MANILA, Philippines – The recent upsurge of measles cases in certain areas of the country, especially Metro Manila, was due to children missing crucial measles vaccinations at an early age, the health department said on Monday, January 6.
The irony is that the vaccines are readily available for free in rural health clinics across the country.
Latest figures from government showed that the number of confirmed cases in Metro Manila in 2013 was almost 17 times more than the figure from 2012.
Of the 417 cases of measles recorded in the national capital region 2013, Health Secretary Enrique Ona said 88% didn’t have any history of vaccination.
In a press conference, Ona attributed the increase in measles cases to children missing their preliminary and booster vaccination shots. Babies aged 6 to 11 months should be administered their first vaccine shot. At 12 to 18 months, they should get vaccination a second time.
“There are a good number of parents who, for one reason or another, don’t get their child vaccinated,” said Ona. As an example, he cited certain tribes or religious sectors whose members refuse vaccinations.
The Department of Health (DOH) was able to vaccinate only 85% of Filipino children during the last nationwide vaccination program in 2011, he said.
“As you go in the last 3 years, there were a lot of children who missed the vaccinations, making them suscepticle to measles,” Ona continued.
“The point is, there should have been no more measles in Metro Manila, or even in the whole Philippines, but that has not happened yet. The Philippines is not yet measles-free,” said Ona.
The DOH is slated to conduct another nationwide vaccination drive this year.
Extent of the outbreak
Ona said that the DOH is aware of the measles outbreak in certain areas of the country, and is closely coordinating with local health officials to address the matter.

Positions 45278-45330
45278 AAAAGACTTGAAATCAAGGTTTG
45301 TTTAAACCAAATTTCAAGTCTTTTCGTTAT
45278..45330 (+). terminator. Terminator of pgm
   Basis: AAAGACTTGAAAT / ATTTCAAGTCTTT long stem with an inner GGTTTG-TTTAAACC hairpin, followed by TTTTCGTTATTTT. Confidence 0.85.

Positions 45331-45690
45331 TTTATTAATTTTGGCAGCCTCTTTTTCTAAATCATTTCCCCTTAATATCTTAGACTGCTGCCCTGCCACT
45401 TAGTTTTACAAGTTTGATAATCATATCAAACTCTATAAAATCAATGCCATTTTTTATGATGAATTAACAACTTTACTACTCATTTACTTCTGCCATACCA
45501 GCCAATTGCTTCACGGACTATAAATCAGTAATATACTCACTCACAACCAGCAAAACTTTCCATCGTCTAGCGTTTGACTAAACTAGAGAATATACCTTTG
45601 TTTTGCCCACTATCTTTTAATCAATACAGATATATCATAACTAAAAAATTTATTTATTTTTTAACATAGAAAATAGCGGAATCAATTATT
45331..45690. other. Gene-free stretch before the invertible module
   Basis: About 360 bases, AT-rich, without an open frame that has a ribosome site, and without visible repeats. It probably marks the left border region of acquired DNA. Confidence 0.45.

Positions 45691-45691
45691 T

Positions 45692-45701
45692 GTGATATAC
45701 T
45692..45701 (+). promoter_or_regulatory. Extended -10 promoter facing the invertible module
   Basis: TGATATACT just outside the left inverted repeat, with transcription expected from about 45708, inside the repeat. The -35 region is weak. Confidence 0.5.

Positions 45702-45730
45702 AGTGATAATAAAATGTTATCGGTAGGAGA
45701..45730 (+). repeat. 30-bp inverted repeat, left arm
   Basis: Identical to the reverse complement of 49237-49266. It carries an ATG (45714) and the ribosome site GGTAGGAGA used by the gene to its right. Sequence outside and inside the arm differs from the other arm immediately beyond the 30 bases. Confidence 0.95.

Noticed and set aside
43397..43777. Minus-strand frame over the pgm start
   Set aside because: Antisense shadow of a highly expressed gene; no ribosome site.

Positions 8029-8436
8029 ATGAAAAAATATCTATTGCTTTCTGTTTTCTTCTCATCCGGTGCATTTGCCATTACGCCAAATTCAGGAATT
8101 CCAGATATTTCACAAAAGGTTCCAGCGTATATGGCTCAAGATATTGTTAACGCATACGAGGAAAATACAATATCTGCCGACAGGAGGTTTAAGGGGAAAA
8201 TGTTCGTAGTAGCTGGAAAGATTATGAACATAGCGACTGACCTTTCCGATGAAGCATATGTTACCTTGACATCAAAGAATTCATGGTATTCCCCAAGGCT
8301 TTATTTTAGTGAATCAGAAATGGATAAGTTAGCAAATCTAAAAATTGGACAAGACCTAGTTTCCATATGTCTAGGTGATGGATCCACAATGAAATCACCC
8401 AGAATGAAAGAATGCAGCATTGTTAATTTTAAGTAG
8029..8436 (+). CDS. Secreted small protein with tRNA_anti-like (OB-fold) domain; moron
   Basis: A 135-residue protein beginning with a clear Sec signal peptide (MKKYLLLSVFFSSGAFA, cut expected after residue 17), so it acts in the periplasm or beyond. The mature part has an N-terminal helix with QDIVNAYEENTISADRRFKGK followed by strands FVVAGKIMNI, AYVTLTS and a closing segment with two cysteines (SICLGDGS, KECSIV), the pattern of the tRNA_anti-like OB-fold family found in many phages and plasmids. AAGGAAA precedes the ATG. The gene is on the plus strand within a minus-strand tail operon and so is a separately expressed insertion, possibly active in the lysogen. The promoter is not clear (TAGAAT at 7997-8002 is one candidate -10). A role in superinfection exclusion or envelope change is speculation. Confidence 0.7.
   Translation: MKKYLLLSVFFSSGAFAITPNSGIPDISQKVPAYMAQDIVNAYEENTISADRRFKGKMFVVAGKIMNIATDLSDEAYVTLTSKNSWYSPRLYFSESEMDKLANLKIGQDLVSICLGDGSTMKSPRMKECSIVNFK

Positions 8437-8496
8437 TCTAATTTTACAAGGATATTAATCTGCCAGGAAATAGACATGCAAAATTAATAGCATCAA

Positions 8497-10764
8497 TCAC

“Yes, there have been an increase in reports in some areas in Metro Manila. We are aware of it. We are monitoring it very closely,” said Ona.
Ona then clarified to media the definition of an outbreak. “It means that there have been cases of a disease – either suspected or confirmed – in a community or a locality where in the past there was none.”
Even a single case, if it is the first ever in area, is considered an outbreak, he said.
There were a total of 1,724 measles cases reported nationwide, from Jan 1 to Dec 14, 2013, with 21 deaths.
Latest figures in the National Capital Region (NCR) from the DOH Center for Health Development (CHD) show that there have been 417 confirmed measles cases, including 3 deaths, logged in 2013. In 2012, only 25 cases were reported in NCR.
Children between one and 4 years old were affected the most, consisting 38% of the cases.
Las Piñas City reported the most number of measles cases with 78, followed by Manila (72), Muntinlupa City (65), Caloocan City (45), and Parañaque City (32).
The DOH report also noted that 88% of the measles cases in the NCR in 2013 had no history of previous measles vaccination.
Ona said that all cities in Metro Manila have been actively expanding their vaccination drives since September 2013, when most measles cases started rising drastically.
“As a matter of fact, in December 2013 in the city of Manila, there was a 28% decrease in suspected measles cases. In Caloocan City, there were no suspected cases in November and December,” said Ona.
“There is no reason to be scared, or to be too concerned. However, it is imperative that the parents take a good look at their children always, so that when symptoms of measles appear, the child should be brought to the hospital or health center,” Ona added.
When asked if adults can also avail themselves of measles vaccines, Ona said that they could, but the children are top priority. – Rappler.com
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